Skip to main content


Showing posts from September, 2012

Paro Rinpung Dzong

(This series is dedicated to my friend Susan and her husband James Andrew who are currently in Bhutan. I guess they must be among the crowd watching Thimphu Tshechu these days.   I hope they have a pleasant stay in Bhutan.) Drung Drung Gyelchog and the Demons of Paro As soon as Drung Drung Gyelchog, one of the great grandsons of Phajo Drugom Zhingpo, settled down on the cliff edge at Hungrel in Paro (where the present day Rinpung Dzong is located), he summoned all the local deities and spirits in whole of Paro valley. The local deities and spirits all pledged their allegiance to him except for one called the spirit from Drelpo Jika who continued to harm people, their cattle and other properties. He used medium and possessed people. Through the medium, he demanded sacrifices and offerings which he gluttonously killed cattle and wasted precious wealth of the people. Cattle in Bhutan are considered wealth because bulk of our people are farmers. It continued for a very

....a very well deserved cold coffee that nourishes the imagination and great oil painting that relishes the eyes. Masterpiece can happen inside the cup as much as it can happen on the canvas

... one leaflet from enlightenment

HH Dungse Rinpoche had given this handwritten note on a school notebook page to a farmer in Kulikata.

my nearest distant star

...for his small fast legs in the football ground people called him rocket but for his short stature and Rai look, I called him Rai Daju. He was Daju because he was two years elder than me.  His father called him Ra Thong (hammer) while his wife now calls him Nokola. His wife recounts that he sent her his first gift when they dated. The mobile phone didn’t work after few days so she went to the mobile repair shop. The mechanic told her that the phone could not be repaired because it was Nokla and not Nokia. While the phone was out of use and could not be connected, my Rai Daju had become restless. So he dared face upto her and asked if she was trying to ignore him by switching off the phone. She was outraged. She screamed, songo bu Nokola , phone bu Nokola (both the person and phone are Nokola). Nokola in sharchokpa roughly means slow and clumsiness. Interestingly, he was known by another name too. He was registered as Kinzang Thunley in school. Our time, we had many Indian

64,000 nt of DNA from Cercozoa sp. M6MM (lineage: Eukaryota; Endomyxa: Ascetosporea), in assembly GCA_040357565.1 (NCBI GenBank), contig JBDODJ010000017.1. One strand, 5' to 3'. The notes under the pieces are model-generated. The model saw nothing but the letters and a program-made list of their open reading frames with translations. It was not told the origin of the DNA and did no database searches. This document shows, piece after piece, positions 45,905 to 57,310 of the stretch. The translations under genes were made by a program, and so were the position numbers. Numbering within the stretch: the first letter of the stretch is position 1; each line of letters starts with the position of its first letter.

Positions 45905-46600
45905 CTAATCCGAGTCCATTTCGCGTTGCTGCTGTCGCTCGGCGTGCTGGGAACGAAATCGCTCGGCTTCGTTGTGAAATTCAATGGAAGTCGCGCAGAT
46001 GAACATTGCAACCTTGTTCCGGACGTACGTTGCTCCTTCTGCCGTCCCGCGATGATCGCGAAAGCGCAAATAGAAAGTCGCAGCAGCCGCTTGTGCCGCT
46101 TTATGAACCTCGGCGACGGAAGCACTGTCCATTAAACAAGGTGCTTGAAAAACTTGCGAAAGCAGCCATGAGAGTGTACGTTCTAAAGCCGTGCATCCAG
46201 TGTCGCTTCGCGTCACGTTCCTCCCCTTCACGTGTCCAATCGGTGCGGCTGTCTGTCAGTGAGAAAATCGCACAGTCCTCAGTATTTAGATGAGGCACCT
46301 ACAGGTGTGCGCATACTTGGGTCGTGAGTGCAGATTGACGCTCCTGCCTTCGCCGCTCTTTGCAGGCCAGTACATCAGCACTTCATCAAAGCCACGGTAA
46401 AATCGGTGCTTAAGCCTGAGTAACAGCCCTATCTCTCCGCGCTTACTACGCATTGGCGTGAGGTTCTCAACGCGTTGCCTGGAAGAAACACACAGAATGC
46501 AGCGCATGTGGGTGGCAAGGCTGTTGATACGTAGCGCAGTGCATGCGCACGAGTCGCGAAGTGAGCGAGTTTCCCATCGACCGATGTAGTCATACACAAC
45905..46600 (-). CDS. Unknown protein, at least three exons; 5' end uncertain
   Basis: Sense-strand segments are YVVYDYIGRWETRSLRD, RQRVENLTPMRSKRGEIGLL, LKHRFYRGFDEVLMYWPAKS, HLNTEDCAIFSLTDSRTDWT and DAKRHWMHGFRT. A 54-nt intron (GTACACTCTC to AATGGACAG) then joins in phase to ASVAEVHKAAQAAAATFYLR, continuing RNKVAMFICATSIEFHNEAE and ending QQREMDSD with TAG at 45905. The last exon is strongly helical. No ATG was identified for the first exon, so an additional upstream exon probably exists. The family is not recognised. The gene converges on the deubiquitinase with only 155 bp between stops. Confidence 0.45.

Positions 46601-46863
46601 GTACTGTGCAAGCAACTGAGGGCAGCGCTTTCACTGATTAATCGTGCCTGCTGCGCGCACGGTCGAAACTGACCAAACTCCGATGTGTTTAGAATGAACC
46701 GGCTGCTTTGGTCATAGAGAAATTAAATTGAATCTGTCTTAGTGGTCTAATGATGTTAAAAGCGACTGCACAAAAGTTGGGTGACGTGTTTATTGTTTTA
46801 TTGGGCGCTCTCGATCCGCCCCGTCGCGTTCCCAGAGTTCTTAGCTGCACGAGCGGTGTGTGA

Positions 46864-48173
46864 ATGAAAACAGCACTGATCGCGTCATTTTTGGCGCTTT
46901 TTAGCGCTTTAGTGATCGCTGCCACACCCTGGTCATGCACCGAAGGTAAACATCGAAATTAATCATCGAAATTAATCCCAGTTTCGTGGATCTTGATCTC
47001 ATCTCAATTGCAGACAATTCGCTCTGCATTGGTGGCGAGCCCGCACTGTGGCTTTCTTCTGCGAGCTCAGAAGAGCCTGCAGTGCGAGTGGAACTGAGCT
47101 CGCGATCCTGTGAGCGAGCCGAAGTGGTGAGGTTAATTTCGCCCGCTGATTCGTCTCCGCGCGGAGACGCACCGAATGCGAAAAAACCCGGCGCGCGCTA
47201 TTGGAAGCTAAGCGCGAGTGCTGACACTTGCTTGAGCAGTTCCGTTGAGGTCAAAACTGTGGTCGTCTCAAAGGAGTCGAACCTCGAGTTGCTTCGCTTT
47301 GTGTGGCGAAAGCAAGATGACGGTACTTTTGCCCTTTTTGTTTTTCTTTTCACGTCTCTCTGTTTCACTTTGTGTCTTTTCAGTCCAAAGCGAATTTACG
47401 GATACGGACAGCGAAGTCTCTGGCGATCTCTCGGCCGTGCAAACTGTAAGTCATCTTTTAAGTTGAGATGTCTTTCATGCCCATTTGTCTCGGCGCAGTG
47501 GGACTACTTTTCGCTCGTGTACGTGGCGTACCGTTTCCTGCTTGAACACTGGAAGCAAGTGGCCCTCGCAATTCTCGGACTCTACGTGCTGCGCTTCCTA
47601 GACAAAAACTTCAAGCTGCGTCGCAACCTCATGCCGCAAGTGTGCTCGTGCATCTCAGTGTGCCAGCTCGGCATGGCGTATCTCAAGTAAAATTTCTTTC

Kaybu- Lu-Tsan

(This series is dedicated to Kaybu-Lu-Tsan, deity of Jakar Dzong.) In Tsangtoed or upper Tsang in Tibet, there was a couple called Mepo Namtse and Sa Tsan. They had a son called  Kay Jetchen who was married to a woman called Kay Dak Tsunmo. Kay Jetchen and Kay Dak Tsunmo had three sons. The eldest was called Kay Tsey Muthra, the middle Kadrig Rimpa and the youngest was known as Kaybu Lu Tsan. Kaybu Lu-Tsan was red faced and had a ferocious look. He wore many precious stones and rode dark red horse. He also had a red dog who followed him wherever he went. Kaybu Lu Tsan was a brave and courageous man. However, he was very violent  and picked up fights  even with demons and gods. He was also a good athlete and a sharp shooter. He spent most of his time either gambling or sporting. So it is said that when they grew up, their parents made them what they wanted  to become. The eldest became local leader while the middle one inherited properties and became businessman. Howe


(Continuing on the history of local deities today is a brief history of Sha Radrap, guardian deity of Wangdue Valley.) To many of those who hail   from Wangdue or has lived there, Radrap is a household name. His influence on the local people of Wangdue valley is far more outreaching than Buddha or Guru himself.   He is feared as much as he is respected. His abode, Radra Neykhang, which is located in erstwhile Wangdue town is frequented by local people and people from across Bhutan to get blessings, seek protection or simply to make offering. Local people believe that Radrap was actually a Tsan who had made vows to Guru Rinpoche to protect his treasures. Guru Rinpoche was quite pleased with his commitment and   also named him Genyen Chenpo. During the time of Lama Phajo Drugom Zhingpo, he placed his allegiance again and continued to be a protector of Buddhist doctrine. That was in Tibet sometimes in 13 th century. However, at a time that is not known clearly, it is